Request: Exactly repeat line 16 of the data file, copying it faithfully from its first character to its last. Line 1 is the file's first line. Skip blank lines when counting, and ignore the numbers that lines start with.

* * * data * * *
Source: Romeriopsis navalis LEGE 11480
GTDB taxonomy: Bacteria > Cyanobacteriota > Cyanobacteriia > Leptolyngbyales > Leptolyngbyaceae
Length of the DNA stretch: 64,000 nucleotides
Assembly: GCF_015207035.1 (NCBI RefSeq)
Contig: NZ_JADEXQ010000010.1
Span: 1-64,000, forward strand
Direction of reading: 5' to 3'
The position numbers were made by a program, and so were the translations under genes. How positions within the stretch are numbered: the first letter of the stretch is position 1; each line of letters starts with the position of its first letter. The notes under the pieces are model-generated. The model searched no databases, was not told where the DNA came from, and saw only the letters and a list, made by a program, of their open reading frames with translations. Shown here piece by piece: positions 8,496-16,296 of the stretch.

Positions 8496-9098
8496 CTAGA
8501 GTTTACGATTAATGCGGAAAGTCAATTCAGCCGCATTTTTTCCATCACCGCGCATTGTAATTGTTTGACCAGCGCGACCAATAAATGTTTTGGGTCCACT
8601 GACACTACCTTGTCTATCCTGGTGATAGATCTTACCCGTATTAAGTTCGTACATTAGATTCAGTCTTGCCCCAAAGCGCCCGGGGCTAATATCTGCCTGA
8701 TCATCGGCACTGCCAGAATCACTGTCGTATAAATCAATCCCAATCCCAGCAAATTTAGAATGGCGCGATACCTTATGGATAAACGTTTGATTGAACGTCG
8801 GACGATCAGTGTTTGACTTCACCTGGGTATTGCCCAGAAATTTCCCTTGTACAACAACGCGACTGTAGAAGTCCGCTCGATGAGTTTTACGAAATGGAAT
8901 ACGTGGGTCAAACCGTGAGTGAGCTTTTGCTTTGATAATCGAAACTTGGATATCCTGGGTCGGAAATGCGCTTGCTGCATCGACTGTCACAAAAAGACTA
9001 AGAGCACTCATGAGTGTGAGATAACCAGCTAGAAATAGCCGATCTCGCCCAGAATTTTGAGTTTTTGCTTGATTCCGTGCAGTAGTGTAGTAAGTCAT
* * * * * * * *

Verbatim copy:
9001 AGAGCACTCATGAGTGTGAGATAACCAGCTAGAAATAGCCGATCTCGCCCAGAATTTTGAGTTTTTGCTTGATTCCGTGCAGTAGTGTAGTAAGTCAT